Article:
Culture and behavioural safety
The human factor – cost-effective safety critical task analysis
Human failures have contributed to many major accidents in high hazard sectors, such as Chernobyl, Ladbroke Grove and Deepwater Horizon. However, the analysis of safety critical tasks has lagged behind efforts to analyse hardware failures, mainly driven by the perception that assessing the enormous number of tasks at an industrial facility would be too time consuming. Today, practical methods have been developed to help the cost-effective analysis of safety critical tasks.
Black swan or blind spot? The duality of extreme events
A black swan is characterised by Nassim Nicholas Taleb [Ref. 1] as an event which:
1. Is a surprise (to the observer), an 'extreme outlier'
2. Has a major impact
3. Is rationalised by hindsight, as if it could have been expected
Know your breaking point: the benefits of organisational stress testing
The term 'Stress Testing' has featured in the headlines over the past few years as authorities respond to the worldwide banking crisis and, more recently, the Fukushima nuclear power plant incident. Banks or operators of nuclear facilities have been required, or encouraged, to undertake 'Stress Tests' to assess the ability of their organisation to withstand extreme conditions.
State of emergency
The recent events at the Fukushima Daiichi nuclear power plant in Japan have caused the international nuclear community to review their approach to extreme events [e.g. Ref 1] and, in particular, emergency preparedness.
Culturally-enabled HSE management systems
If you had to name a single attribute of an organisation responsible for its success or failure, it would probably be its culture. While difficult to define precisely, we know good culture when we encounter it and we acknowledge its importance.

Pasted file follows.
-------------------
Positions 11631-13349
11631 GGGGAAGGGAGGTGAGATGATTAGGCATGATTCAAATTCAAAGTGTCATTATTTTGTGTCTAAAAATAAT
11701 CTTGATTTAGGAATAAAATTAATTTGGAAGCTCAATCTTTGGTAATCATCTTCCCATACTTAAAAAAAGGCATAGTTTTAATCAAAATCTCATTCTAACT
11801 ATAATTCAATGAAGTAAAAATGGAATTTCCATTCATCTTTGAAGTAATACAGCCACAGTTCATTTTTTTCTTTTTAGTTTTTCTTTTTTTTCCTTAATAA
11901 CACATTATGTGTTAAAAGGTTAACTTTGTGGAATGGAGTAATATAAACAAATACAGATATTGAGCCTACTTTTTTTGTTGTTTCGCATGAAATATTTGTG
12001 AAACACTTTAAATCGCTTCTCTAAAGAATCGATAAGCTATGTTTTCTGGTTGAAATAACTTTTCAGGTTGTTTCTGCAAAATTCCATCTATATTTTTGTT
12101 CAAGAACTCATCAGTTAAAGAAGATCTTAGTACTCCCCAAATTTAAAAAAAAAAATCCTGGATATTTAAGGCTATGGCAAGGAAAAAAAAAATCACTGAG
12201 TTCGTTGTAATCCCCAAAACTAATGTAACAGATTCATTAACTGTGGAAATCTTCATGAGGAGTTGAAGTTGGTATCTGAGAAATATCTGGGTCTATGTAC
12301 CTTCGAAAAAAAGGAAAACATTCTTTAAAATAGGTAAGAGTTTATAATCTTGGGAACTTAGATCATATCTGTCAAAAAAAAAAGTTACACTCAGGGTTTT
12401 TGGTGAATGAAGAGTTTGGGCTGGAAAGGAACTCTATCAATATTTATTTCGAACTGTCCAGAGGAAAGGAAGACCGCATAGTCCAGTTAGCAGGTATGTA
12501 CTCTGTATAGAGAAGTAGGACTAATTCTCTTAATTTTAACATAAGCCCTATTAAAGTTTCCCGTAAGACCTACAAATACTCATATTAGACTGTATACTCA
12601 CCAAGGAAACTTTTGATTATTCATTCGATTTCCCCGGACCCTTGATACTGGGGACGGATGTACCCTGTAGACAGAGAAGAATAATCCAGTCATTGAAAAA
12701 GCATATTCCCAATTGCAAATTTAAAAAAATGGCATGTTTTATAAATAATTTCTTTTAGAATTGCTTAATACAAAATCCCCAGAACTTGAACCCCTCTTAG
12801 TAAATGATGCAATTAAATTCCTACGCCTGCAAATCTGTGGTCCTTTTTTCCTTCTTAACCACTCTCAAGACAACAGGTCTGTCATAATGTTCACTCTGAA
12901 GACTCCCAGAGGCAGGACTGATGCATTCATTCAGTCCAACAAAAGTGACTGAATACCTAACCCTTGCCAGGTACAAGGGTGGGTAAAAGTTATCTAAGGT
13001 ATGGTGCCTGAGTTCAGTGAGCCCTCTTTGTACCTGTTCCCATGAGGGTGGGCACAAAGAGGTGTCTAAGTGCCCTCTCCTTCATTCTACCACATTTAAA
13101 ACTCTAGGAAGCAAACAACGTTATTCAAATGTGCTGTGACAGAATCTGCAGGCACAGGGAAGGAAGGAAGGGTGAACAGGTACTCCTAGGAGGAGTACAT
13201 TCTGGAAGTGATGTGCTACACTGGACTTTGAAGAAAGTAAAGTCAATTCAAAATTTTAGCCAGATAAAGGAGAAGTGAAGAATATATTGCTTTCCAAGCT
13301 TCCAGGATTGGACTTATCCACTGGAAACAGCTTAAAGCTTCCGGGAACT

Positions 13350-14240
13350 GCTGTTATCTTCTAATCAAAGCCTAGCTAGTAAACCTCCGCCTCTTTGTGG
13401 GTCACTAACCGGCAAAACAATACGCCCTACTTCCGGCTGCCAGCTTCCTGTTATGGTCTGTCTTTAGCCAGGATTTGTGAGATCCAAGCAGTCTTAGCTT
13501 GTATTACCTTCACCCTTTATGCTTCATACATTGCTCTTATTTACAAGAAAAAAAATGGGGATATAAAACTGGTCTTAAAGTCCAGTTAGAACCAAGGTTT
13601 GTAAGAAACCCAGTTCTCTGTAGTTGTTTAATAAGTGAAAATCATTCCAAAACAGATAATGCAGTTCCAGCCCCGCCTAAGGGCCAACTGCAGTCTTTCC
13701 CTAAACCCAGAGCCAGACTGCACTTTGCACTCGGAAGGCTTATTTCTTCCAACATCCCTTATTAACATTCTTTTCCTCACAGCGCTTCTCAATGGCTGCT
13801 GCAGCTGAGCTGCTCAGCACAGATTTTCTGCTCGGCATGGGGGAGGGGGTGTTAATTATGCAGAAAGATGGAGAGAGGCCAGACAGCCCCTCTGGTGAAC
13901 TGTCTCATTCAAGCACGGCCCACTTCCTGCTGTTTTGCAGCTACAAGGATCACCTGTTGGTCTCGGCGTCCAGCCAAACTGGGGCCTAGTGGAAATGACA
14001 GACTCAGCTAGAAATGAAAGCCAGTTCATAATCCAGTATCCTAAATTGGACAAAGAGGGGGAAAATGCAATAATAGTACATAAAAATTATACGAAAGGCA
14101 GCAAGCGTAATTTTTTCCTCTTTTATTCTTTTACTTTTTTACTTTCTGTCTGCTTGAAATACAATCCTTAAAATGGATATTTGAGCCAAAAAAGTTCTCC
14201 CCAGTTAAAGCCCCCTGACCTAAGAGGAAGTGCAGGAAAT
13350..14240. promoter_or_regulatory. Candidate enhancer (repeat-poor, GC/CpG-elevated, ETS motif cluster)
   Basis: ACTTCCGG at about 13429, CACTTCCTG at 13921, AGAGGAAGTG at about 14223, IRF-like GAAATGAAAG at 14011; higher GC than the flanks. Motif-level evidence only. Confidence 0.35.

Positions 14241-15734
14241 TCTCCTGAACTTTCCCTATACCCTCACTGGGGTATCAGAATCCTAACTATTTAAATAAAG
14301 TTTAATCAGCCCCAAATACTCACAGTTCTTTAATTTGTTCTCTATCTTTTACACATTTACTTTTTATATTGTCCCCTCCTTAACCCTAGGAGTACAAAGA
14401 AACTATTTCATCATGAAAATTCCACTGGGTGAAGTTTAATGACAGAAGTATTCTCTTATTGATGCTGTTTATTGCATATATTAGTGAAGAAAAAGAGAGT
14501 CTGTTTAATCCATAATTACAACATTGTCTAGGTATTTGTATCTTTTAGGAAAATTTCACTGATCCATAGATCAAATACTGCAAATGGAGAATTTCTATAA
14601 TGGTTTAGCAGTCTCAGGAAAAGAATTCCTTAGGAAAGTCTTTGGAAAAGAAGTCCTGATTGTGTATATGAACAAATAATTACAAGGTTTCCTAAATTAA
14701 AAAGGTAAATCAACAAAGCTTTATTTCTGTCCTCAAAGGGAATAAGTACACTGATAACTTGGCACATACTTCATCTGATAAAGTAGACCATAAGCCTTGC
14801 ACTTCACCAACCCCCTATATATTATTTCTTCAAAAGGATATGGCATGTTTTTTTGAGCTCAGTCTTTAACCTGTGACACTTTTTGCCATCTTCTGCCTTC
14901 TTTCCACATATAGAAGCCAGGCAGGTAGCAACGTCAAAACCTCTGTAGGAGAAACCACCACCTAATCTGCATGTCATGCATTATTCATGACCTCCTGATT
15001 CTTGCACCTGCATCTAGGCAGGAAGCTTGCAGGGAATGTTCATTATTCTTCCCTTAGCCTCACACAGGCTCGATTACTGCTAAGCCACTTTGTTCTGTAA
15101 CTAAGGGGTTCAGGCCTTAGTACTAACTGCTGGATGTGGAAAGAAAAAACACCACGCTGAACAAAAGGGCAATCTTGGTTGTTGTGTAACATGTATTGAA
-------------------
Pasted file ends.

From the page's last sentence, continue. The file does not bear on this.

An introduction to behavioural safety
Have you ever wondered why people do what they do? Is there a way to influence the way people behave so that the job gets completed in the most efficient, productive and safe manner? In the discipline of behavioural safety, the most effective way to achieve this is to understand the underlying reasons for people's outwardly expressed behaviour and to give them an informed choice in the workplace.
Balancing personal and system safety
Holding the handrail and putting lids on cups of hot coffee will not prevent major accidents. That is the message coming through loud and clear in the aftermath of recent disasters such as the Texas City refinery explosion in 2005, the Gulf of Mexico oil well blowout in 2010 and the Fukushima nuclear meltdown in 2011. Disasters don't happen because someone slips down the stairs or bumps their head. They result from flawed ways of doing business that allow inappropriate risk control.
Chronic unease – the hidden ingredient in successful safety leadership?
Leaders working in high hazard industries are faced with a difficult personal challenge: how do you avoid complacency about major accidents such as a nuclear release, oil spill or train derailment, when such events rarely happen? How do you not 'forget to be afraid'?
Leadership matters – safety as a value?
The previous issue of RISKworld focused on the things that leaders need to do right to assure major hazard safety. Whilst a list of things to do can be insightful for a motivated leader, the list simply adds to things that a leader already has to do, whether commercial, technical, human resources, etc. For example, traditional safety leadership tends to focus on what to do rather than addressing what may be considered to be 'deeper drivers' of safety leadership, such as holding safety as a value.